Photo of the Little Arnot from 1968. The trees have grown and there are smaller crowded trees behind

In only forty years, the forest had regained an appearance more familiar to us.  Maturing forests like this provide acorns, cherries, and beech nuts for bear, turkey, and other wildlife.  Competition between trees is less fierce than it was in the early decades, and filtered sunlight reaching the forest floor allows for the reestablishment of wildflowers like trillium, Canada mayflower, and others.  Tall and leafy crowns provide spots for bird nests, and growth is still fast enough to be important for soaking up carbon, stabilizing soil, and filtering potential water pollution. Campers and hikers enjoy the wooded scenery, and we all depend on sustainable supplies of wood for paper and fiberboard.


Photo of Little Arnot from 1998. The image has not changed much from 1988, with more branches down

Look at how much the forest has grown in 70 years! Because so much of the Allegheny Plateau was so heavily cut before 1930, most of the Allegheny National Forest was mature forest by this time. At this stage, the forest can produce the highest value wood products like furniture, cabinetry, flooring, or veneer. Turkey, bear, and other wildlife continue to thrive. People find great enjoyment pursuing a variety of outdoor recreation activities in mature forests. Research continues and is the basis for sustainable management of Allegheny hardwood forests not only on the Allegheny National Forest, but on adjoining public and private forests as well.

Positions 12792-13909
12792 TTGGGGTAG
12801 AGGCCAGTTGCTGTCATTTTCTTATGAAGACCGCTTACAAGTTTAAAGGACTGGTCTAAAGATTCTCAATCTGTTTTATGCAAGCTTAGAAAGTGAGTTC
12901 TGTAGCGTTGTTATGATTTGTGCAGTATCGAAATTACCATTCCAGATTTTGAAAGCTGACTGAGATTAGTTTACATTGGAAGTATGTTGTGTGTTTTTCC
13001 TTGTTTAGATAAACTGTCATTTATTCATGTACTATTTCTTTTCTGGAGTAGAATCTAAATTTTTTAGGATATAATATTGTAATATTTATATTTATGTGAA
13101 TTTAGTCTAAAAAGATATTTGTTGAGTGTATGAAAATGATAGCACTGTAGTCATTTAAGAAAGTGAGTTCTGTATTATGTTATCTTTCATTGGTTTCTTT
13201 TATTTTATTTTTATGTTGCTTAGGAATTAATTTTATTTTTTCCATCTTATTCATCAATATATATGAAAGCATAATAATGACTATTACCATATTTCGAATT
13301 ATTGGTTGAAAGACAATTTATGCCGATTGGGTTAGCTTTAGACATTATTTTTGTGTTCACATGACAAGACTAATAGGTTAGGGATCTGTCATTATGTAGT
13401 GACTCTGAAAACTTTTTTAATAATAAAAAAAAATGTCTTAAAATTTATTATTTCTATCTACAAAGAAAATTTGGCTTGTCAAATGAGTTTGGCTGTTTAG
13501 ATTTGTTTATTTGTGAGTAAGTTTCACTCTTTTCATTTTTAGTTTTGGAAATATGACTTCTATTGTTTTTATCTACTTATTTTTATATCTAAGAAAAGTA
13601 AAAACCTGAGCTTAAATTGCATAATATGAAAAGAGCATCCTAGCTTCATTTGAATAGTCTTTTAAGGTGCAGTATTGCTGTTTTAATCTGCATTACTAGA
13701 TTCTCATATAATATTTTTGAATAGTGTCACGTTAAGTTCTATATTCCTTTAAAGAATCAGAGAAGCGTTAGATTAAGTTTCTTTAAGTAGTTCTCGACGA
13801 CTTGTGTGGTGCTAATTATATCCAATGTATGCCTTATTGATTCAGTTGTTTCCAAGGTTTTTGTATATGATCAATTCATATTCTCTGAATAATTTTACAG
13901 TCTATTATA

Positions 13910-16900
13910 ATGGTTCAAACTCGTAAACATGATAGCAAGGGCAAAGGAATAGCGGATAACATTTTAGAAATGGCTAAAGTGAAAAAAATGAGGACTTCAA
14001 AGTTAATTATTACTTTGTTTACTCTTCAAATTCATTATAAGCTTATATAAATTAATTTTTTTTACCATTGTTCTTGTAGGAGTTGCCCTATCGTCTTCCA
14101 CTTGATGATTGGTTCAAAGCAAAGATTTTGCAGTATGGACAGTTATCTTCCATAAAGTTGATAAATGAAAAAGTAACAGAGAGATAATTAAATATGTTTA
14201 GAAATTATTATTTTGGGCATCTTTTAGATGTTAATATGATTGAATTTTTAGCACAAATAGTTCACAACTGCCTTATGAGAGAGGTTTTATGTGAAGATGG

Photo of Little Arnot from 2018. The image has not changed much but the grass and bushes and bigger

As the Little Arnot plot passed its 90th birthday, its rate of growth was slowing. Across the Forest, black cherry, the most common species in the Little Arnot forest, was slowing in growth and seed production. Invasive insects, diseases, and plants, changes in air quality, soils, and soil microorganisms all affected the forest. Forest leaders and scientists have joined with stakeholders across the region to form the Allegheny Forest Health Collaborative, sharing resources and knowledge to sustain forest benefits in the face of these challenges.

On the Little Arnot plot, openings in the forest canopy became more common, allowing for an increase in the density and size of plants in the forest understory. As the demand for energy around the world increased, the privately owned oil and gas reserves below the Allegheny National Forest, left in private ownership when the Forest Service bought land to create the forest, were developed, including the oil and gas reserves beneath the Little Arnot plot. A well was drilled on one end of the plot in 2014. National Forest personnel worked with the owners of the subsurface to minimize the disturbance to the forest, and the Little Arnot plot continues to provide habitat for wildlife and plants. It continues to stabilize the soil and absorb carbon from the atmosphere, but there is also now a large amount of carbon stored in the large trees across the plot.

Here and elsewhere on the Allegheny National Forest and beyond, managers and scientists, industry leaders, colleagues from State agencies, non-governmental organizations, and community leaders are working together to prepare for the new changes facing the Allegheny National Forest as it enters its second century. What will the Little Arnot plot look like when our descendants celebrate the ANF’s bicentennial?